With the Harry Potter craze currently in full swing, a lot of people are constantly looking for the "next" Harry Potter series. There are lots of contenders for the title; from the definite rip-off Charlie Bone series to the sly slightly evil Artemis Fowl. Personally, I've read a great deal of these and none really hit me as having the same moral core or elaborate well-constructed world that the Potter books conjure up. Until now, that is. With "Mortal Engines", the first in author Philip Reeve's "Hungry City Chronicles" we have the privilege of finally reading about a world that is just as creative, enjoyable, and exciting as anything J.K. Rowling could ever have imagined.It is the future, and the world is not as it was. After humanity almost destroyed itself entirely in what became known as the Sixty-Minute War, civilizations have taken it upon themselves to become mobile. Cities, townships, and even suburbs now move across the land, eating anything smaller than themselves. This system is referred to as Municipal Darwinism with the strong eating the weak. The city of London is a particularly vicious devourer of smaller villages and it is here that we meet Tom. A young Historian, Tom idolizes the famed Historian and explorer Thaddeus Valentine and his lovely daughter Katherine. When Tom narrowly keeps a severely deformed girl from assassinating Valentine, he finds himself wound up in a series of betrayals and adventures that may well lead to the end of civilization once more.The book is filled to the brim with interesting characters. There Grike, the last survivor of the old world who is more machine than man. Or Anna Fang, the red clad aviatrix that fights against the moving cities as an Anti-Tractionist. Or the pirate Chrystler Peavey that commands a posh pirate suburb and dreams of becoming a proper gentleman someday. You care for these characters, which makes it all the more painful when Reeve decides to kill them off. I've never read an author so ready to end the lives of his heroes with as much aplomb as Mr. Reeve, though I should've caught on when he killed off my favorite character almost exactly halfway through. Much like fellow British author Philip Pullman, Reeve has a knack for juggling multiple points of view and storylines without loosing his narrative thread. And like Pullman his story involves airships and a boy and girl on a quest to (in effect) save the world. Unlike Pullman, Reeve less interested in the how the characters' actions will affect the universe, and instead will affect their world. I was especially taken with the theme of obsession in this book. The evil Mayor Chrome, leader of London, is obsessed with making his town reign supreme over the rest of the world. Hester Shawn, deformed by the blade of Thaddeus Valentine, is obsessed with killing the man who murdered her parents. And Grike, the man machine that was one of the millions of walking dead soldiers participating in the Sixty-Minute War, i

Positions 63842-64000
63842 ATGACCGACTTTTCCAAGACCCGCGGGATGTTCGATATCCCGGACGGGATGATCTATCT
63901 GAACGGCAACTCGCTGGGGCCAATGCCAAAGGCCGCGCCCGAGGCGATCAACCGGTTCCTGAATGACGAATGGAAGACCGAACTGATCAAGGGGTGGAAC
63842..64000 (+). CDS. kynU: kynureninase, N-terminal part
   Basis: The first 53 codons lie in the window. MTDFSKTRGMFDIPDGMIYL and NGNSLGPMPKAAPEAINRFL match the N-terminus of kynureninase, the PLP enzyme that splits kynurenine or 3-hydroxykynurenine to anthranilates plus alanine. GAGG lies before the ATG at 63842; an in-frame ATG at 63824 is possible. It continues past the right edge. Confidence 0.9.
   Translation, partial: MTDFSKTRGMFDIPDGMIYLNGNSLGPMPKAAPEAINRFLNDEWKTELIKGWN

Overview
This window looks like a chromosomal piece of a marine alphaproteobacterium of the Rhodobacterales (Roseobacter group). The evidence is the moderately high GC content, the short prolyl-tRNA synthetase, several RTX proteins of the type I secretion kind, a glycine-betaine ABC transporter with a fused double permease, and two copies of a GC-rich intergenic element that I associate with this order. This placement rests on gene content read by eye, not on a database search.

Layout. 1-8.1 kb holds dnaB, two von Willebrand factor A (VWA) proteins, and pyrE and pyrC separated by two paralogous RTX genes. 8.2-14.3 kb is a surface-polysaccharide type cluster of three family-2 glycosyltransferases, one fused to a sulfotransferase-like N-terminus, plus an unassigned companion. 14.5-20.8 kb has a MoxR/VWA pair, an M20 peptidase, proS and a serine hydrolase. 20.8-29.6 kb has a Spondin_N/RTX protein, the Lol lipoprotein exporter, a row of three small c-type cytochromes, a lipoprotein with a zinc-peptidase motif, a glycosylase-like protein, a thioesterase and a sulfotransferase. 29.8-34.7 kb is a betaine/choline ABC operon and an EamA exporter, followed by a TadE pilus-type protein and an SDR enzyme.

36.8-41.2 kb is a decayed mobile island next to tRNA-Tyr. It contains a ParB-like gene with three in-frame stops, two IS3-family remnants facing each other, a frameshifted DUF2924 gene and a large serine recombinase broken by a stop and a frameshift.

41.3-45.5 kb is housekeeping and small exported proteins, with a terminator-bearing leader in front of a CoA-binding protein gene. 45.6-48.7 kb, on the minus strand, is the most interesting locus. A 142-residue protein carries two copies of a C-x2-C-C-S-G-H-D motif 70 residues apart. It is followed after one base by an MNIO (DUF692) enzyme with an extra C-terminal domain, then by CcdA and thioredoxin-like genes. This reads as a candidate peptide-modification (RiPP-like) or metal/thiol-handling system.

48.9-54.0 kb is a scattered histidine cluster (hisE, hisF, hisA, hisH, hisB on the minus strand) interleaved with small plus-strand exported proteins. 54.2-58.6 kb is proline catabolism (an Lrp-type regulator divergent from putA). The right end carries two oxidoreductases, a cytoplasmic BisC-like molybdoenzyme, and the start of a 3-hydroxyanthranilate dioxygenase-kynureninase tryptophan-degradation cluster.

One of my favorites!!!

I've read hundreds of books and a majority of them really good. Even though I don't have a favorite book I have three top favorite books and - This one's one of them. This book is great. Its in the far future but its not super hightech. What I really liked about this book is that it's set in the future but the technology in this time is all of its own. Its a comination of old levers and gears and robots-humans called Stalkers. Its great. The book takes place many years after the 60 minute war (how great is that!? A 60 MINUTE WAR). However there's one thing that makes these books better than any others. All the cities and towns and villages are on wheels. THey're called traction cities and the drive around barren Europe in search of prey - other cities to destroy and take their parts and sell the citizens as slaves for labor in other traction cities. If the atmosphere of this book isn't what gets you to love it, it's the characters that will. The characters are so believabple, so in depth, so colorful, so deep - they're just amazing. And the author adds in so many secrets and hidden past about the characters - you'll love it. I highly recomend this book to anyone.

Mortal Engines Mentions in Our Blog

Mortal Engines in Things We Love: When the Books You Love Come to Life On-screen (Unless the Book is Way Better...)
Things We Love: When the Books You Love Come to Life On-screen (Unless the Book is Way Better...)
Published by Beth Clark • November 09, 2018

2018 may be winding down, but there are several epic screen adaptations that are set to be released before it does, including All the Truth is Out, Holmes and Watson, the newest Grinch movie, Mary Queen of Scots, Mortal Engines, Mary Poppins, Watership Down + more!